The opinion of the court was delivered by: Reagan, District Judge:
Plaintiff Haywood, an inmate in Menard Correctional Center ("Menard") since June 21, 2005, brings this action for deprivations of his constitutional rights pursuant to 42 U.S.C. § 1983. Plaintiff is serving a fifty-five year sentence for murder. This case is now before the Court for a preliminary review of the complaint pursuant to 28 U.S.C. § 1915A, which provides:
(a) Screening. -- The court shall review, before docketing, if feasible or, in any event, as soon as practicable after docketing, a complaint in a civil action in which a prisoner seeks redress from a governmental entity or officer or employee of a governmental entity.
(b) Grounds for Dismissal. -- On review, the court shall identify cognizable claims or dismiss the complaint, or any portion of the complaint, if the complaint--
(1) is frivolous, malicious, or fails to state a claim on which relief may be granted; or
(2) seeks monetary relief from a defendant who is immune from such relief.
An action or claim is frivolous if "it lacks an arguable basis either in law or in fact." Neitzke v. Williams, 490 U.S. 319, 325 (1989). An action fails to state a claim upon which relief can be granted if it does not plead "enough facts to state a claim to relief that is plausible on its face." Bell Atlantic Corp. v. Twombly, 550 U.S. 544, 570 (2007). Conversely, a complaint is plausible on its face "when the plaintiff pleads factual content that allows the court to draw the reasonable inference that the defendant is liable for the misconduct alleged." Ashcroft v. Iqbal, 129 S. Ct. 1937, 1949 (2009). Although the Court is obligated to accept factual allegations as true, see Smith v. Peters, 631 F.3d 418, 419 (7th Cir. 2011), some factual allegations may be so sketchy or implausible that they fail to provide sufficient notice of a plaintiff's claim. Brooks v. Ross, 578 F.3d 574, 581 (7th Cir. 2009). Additionally, Courts "should not accept as adequate abstract recitations of the elements of a cause of action or conclusory legal statements." Id. At the same time, however, the factual allegations of a pro se complaint are to be liberally construed. See Rodriguez v. Plymouth Ambulance Serv., 577 F.3d 816, 821 (7th Cir. 2009).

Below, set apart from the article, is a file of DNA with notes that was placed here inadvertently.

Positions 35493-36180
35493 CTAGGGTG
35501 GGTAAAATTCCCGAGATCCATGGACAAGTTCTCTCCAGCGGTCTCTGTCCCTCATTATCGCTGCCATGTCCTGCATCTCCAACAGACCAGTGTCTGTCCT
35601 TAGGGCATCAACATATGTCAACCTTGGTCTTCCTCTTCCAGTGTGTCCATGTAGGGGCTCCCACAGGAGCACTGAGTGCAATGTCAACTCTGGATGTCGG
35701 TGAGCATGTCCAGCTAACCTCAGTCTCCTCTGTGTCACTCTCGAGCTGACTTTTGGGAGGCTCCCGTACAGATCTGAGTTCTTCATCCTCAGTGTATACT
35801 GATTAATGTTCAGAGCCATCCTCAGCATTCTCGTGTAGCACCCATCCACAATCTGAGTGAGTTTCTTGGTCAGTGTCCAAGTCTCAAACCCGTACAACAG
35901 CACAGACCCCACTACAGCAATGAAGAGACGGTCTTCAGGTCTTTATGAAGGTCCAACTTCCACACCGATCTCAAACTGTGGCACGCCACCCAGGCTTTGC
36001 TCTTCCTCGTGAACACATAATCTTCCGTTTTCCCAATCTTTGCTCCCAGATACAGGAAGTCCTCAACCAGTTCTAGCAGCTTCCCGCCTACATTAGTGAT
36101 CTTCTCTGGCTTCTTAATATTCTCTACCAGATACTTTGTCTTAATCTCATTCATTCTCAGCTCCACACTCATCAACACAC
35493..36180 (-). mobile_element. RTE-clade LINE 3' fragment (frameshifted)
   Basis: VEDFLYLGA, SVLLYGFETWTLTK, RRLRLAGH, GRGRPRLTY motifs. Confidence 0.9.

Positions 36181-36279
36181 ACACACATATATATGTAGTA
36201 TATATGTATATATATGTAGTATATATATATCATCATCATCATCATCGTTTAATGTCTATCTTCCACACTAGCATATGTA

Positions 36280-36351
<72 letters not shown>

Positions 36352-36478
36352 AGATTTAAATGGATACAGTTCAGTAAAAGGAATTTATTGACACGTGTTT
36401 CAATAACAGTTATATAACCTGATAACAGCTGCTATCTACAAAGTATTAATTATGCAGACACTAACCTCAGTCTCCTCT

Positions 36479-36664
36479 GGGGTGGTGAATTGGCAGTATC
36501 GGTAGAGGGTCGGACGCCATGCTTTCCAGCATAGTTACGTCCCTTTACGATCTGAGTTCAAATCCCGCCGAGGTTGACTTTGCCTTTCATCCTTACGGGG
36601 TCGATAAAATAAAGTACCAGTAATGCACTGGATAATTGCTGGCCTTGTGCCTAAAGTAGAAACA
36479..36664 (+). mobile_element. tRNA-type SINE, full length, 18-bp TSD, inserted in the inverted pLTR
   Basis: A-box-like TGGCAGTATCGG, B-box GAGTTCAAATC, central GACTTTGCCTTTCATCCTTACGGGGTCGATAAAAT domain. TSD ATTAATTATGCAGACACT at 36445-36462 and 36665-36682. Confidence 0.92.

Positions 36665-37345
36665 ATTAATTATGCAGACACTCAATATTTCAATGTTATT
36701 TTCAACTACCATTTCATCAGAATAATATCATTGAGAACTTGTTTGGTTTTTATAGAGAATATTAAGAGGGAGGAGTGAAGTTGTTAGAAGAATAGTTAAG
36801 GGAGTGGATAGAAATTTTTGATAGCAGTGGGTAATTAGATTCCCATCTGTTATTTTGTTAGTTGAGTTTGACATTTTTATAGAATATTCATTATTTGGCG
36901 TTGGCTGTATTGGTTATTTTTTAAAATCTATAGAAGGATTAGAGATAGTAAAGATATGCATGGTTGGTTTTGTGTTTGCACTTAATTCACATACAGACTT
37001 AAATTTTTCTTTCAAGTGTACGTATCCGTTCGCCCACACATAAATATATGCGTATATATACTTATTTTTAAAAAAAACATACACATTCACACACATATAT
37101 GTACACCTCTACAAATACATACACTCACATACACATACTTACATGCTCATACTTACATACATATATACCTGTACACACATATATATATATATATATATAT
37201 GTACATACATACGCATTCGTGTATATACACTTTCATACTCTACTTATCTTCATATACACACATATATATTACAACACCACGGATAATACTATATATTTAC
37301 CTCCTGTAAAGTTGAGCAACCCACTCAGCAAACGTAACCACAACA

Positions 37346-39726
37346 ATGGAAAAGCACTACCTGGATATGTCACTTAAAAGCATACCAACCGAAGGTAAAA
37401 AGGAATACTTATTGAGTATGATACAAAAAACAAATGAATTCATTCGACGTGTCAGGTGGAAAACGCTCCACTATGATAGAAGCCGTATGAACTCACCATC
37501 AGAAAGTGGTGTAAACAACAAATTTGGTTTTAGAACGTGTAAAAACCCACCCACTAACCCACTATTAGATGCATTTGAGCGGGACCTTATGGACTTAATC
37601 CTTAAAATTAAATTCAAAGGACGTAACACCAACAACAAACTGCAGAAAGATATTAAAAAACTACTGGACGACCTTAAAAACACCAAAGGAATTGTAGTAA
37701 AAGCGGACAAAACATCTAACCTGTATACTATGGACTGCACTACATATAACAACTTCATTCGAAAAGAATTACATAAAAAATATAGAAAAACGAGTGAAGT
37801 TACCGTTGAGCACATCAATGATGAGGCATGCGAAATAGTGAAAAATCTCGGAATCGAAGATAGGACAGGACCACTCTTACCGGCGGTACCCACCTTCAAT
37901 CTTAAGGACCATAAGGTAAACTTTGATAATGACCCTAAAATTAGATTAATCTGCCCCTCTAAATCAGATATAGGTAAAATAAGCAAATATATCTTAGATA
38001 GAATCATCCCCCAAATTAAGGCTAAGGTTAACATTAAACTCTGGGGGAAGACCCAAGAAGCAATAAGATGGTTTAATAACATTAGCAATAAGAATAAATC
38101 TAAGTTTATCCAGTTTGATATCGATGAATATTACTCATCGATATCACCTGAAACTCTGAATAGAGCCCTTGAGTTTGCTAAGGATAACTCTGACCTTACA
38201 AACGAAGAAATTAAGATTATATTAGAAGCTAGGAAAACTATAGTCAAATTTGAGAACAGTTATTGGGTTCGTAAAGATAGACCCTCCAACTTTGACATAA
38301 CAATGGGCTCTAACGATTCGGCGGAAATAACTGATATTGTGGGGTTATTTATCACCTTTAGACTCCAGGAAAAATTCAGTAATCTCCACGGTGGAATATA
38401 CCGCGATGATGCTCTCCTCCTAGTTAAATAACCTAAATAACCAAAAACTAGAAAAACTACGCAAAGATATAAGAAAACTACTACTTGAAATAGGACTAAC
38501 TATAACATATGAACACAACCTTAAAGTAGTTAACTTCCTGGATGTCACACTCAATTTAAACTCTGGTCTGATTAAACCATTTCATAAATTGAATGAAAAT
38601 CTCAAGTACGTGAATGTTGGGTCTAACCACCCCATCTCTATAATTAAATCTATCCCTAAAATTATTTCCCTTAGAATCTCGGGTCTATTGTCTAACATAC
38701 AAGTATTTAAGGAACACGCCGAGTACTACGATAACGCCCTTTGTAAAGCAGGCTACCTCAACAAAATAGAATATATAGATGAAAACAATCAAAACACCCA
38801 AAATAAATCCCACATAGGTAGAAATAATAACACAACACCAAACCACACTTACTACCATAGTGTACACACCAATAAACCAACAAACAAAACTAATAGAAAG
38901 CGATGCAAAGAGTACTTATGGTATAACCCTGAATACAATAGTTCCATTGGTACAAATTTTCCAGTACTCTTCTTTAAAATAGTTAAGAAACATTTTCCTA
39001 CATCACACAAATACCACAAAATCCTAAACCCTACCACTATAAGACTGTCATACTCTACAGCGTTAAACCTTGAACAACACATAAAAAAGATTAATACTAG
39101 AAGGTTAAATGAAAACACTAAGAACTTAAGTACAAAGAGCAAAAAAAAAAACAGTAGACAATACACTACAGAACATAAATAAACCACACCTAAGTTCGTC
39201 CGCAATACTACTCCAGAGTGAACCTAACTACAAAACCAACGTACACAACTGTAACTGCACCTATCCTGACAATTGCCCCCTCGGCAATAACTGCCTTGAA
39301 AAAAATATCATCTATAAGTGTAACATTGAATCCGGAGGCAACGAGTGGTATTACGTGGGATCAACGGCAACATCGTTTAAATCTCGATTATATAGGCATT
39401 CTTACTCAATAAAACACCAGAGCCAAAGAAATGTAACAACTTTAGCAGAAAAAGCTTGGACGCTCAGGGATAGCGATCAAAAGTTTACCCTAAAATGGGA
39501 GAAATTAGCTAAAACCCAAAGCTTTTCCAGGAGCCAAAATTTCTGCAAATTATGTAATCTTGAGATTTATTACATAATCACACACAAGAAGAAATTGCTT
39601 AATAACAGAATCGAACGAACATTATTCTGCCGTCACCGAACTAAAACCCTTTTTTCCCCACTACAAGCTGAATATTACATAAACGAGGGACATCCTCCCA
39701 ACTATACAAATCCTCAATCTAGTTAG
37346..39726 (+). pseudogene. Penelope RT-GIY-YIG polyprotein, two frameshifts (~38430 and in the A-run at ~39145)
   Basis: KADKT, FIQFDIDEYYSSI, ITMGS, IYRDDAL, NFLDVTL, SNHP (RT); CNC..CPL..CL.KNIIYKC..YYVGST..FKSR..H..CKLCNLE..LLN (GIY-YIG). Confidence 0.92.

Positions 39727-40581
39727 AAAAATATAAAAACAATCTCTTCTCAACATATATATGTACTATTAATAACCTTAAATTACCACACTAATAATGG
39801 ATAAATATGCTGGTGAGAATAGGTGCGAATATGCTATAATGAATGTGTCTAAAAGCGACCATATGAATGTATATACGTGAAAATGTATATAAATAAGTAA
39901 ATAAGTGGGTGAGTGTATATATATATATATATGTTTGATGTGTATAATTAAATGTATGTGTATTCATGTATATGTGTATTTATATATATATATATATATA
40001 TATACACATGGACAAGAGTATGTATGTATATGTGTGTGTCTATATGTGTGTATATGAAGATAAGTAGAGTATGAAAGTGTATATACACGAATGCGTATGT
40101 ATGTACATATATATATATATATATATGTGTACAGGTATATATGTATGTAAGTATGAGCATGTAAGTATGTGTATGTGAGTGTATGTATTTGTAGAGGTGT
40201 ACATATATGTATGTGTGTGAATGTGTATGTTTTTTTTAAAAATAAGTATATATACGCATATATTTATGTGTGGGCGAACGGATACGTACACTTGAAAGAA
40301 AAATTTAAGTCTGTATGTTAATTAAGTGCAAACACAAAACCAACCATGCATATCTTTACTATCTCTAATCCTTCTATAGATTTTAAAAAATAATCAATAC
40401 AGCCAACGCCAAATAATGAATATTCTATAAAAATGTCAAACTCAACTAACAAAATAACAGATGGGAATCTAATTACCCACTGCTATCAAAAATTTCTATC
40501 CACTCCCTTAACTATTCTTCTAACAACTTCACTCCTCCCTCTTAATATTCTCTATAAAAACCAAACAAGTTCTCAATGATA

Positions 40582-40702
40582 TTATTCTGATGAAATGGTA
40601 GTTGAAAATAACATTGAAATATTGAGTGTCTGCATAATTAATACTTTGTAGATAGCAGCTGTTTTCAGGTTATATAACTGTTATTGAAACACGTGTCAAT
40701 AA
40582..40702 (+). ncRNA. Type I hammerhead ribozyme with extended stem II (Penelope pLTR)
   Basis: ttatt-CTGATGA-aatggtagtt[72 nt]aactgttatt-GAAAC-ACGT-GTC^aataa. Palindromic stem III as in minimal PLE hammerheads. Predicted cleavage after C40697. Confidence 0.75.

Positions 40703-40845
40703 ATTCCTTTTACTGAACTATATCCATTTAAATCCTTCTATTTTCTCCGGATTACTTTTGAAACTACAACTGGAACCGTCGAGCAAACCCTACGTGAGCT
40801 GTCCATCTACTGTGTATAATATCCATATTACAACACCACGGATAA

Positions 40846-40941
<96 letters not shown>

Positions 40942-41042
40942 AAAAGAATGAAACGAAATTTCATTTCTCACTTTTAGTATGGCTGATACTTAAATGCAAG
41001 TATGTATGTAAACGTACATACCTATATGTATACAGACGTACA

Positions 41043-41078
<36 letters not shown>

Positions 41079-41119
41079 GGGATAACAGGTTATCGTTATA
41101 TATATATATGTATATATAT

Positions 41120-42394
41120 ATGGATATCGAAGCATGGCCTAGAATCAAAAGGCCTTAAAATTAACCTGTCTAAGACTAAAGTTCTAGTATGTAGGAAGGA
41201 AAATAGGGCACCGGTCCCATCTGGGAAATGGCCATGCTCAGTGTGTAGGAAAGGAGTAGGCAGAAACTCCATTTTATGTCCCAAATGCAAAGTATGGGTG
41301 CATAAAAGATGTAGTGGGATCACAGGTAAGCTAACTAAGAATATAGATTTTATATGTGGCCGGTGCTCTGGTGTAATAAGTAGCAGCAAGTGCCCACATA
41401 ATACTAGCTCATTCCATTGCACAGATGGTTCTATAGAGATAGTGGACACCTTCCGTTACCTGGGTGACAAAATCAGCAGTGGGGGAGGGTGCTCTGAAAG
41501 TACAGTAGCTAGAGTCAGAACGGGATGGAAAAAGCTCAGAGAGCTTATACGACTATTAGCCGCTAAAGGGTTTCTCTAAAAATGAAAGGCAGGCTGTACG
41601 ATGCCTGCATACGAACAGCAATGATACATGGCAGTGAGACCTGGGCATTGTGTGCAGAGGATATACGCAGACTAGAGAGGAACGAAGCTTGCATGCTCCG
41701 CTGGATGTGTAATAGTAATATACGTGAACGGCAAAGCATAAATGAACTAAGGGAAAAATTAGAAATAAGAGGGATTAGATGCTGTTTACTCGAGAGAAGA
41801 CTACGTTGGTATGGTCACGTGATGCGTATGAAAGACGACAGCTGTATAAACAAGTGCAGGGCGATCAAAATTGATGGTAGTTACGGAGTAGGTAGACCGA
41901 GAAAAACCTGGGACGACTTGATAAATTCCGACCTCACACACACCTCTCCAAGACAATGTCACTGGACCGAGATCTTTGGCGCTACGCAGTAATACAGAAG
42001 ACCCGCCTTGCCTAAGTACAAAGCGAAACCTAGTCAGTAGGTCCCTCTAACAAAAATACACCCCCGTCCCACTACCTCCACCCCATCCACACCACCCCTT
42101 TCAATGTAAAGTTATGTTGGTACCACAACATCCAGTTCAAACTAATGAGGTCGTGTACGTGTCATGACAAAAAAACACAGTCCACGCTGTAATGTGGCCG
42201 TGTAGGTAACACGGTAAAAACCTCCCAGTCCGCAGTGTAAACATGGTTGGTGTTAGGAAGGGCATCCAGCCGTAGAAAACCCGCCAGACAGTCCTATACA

Upon careful review of the complaint and any supporting exhibits, the Court finds it appropriate to exercise its authority under § 1915A; portions of this action are subject to summary dismissal.
In Plaintiff's pro se complaint in this case, he alleges that on August 31, 2010, he declared a hunger strike because previous complaints that he was in fear of his life had gone unheeded by Defendant Rednor, the Warden of Menard. On the same day, after throwing his beverages onto the gallery and swearing at Defendant Matt, a corrections officer, he was placed into punitive segregation by unnamed officers. One week later, on September 7, Plaintiff was granted a disciplinary hearing for which he claims he did not receive notice. Plaintiff references Defendant Ashby in the portion of his pleadings pertaining to the hearing but does not describe any particular conduct of this Defendant.
Plaintiff further complains about unclean and unsanitary conditions of his cell, a denial of cleaning supplies and linen as well as inadequate access to the showers. Plaintiff does not provide any further particulars as to the dates of these alleged circumstances nor does he identify any Defendant who was responsible for what he claims are conditions that constitute cruel and unusual punishment.
Finally, Plaintiff names Defendant Anderson in the caption of his pleadings but does not specify any unconstitutional conduct for which ...